Encrypting Your System With TrueCrypt

...A personal journey

(O.K., that's a little hokey, but I was told I needed to humanize this rather dry article)

Last week an article was posted to Solosez from an attorney whose client had their laptop stolen, complete with a whole lot of personal and sensitive client information.  The attorney was looking for advice on how to counsel the client on what to do in the wake of the theft and the potentially serious exposure of private client info.  Not being an attorney I didn't have a lot to contribute to the conversation but it got me to thinking about how much better it is to lock the barn than to try and contain the damage after the horse has been stolen.  So, I wrote a quick blog article about it which you can find here.

That blog entry got pointed out on Solosez and a small hue and cry arose, both in the group and in my private e-mail, for me to write an article on HOW to use TrueCrypt to encrypt a laptop or mobile device.  That's what I get for opening my big mouth I guess!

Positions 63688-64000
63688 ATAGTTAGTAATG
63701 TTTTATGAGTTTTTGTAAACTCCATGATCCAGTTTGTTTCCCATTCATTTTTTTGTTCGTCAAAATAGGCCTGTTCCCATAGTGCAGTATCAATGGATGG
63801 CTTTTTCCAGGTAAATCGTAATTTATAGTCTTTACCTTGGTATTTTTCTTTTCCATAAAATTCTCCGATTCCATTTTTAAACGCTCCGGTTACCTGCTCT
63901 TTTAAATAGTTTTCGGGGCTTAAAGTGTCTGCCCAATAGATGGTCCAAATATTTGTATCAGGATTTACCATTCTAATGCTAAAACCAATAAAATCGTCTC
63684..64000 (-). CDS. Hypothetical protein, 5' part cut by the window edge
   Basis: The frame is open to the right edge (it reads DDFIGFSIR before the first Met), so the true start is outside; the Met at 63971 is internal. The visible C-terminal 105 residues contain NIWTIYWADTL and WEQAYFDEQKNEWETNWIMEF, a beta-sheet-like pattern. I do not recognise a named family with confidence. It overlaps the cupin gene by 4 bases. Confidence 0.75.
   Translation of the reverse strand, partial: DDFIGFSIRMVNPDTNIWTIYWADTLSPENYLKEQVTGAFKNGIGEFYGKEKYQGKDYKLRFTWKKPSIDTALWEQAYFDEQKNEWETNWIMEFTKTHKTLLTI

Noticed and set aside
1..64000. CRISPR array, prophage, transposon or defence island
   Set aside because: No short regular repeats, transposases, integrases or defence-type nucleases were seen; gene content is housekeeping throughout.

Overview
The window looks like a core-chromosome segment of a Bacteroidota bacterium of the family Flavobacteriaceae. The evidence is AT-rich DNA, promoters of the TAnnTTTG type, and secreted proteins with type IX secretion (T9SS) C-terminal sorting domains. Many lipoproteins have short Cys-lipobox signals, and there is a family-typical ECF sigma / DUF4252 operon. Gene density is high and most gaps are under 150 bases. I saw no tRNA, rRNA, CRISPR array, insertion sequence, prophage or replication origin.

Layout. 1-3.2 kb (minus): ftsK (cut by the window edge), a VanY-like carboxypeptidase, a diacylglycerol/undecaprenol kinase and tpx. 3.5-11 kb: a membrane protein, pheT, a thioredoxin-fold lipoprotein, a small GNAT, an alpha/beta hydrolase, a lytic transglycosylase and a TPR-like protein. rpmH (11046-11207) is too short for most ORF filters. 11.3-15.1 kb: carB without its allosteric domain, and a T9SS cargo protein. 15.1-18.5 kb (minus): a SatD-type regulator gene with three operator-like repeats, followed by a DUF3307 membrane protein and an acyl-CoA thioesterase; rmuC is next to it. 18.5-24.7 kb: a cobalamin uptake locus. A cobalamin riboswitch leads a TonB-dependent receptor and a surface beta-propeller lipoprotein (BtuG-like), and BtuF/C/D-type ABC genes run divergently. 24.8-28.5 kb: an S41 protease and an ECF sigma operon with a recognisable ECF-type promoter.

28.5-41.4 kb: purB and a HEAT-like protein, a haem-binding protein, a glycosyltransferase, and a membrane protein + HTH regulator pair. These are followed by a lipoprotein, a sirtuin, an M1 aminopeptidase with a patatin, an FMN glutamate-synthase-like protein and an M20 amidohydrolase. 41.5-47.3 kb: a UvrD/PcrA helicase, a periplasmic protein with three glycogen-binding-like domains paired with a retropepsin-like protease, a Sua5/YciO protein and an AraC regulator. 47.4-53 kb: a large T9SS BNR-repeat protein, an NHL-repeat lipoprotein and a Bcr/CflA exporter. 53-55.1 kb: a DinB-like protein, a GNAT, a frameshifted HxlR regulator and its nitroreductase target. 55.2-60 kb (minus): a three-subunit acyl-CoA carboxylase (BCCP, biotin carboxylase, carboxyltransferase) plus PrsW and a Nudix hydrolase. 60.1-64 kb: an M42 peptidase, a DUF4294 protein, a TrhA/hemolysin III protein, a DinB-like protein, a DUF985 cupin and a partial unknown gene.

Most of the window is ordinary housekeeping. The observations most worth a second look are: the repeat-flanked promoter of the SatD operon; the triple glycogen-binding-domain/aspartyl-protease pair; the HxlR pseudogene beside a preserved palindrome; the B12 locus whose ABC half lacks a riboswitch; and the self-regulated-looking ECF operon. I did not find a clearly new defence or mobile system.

So...it was time for me to flatten and rebuild one of my netbooks anyhow and I decided this would be a good chance to go ahead and document the TrueCrypt process so that others feel more comfortable giving it a try.  So here we go...

First thing I did was install Windows 7 Enterprise on this netbook.  Yes, I could have used one of the lighter versions but this netbook has 160GB hard drive and 2GB of RAM and it was easier to use the version of Windows 7 I had close at hand.  Besides, I want to see how well the Enterprise version runs on a netbook - if it runs well then I know the lighter versions will run even better.  If I don't like it I can always redo.

In the course of this install I reformatted the hard drive so I could start clean and ended up with a single 150GB (or so) partition formatted for NTFS (the default).  It's NOT necessary for you to reformat or rebuild your machine in order to encrypt it - I just happened to be doing so.  TrueCrypt is perfectly happy to install on an existing machine.

Once I had Windows 7 installed and running I downloaded the most recent version of TrueCrypt (6.3a) and ran the installer for it.  TrueCrypt is free.

The setup routine begins by presenting you with a Terms of Service for you to read and approve.  Yes, I actually DID read the Terms of Service - they're pretty innocuous.  Mostly concern terms of how you can incorporate TrueCrypt into your own applications and that the software is offered As-Is.  Not much there that will be of concern to end users.  I accepted it.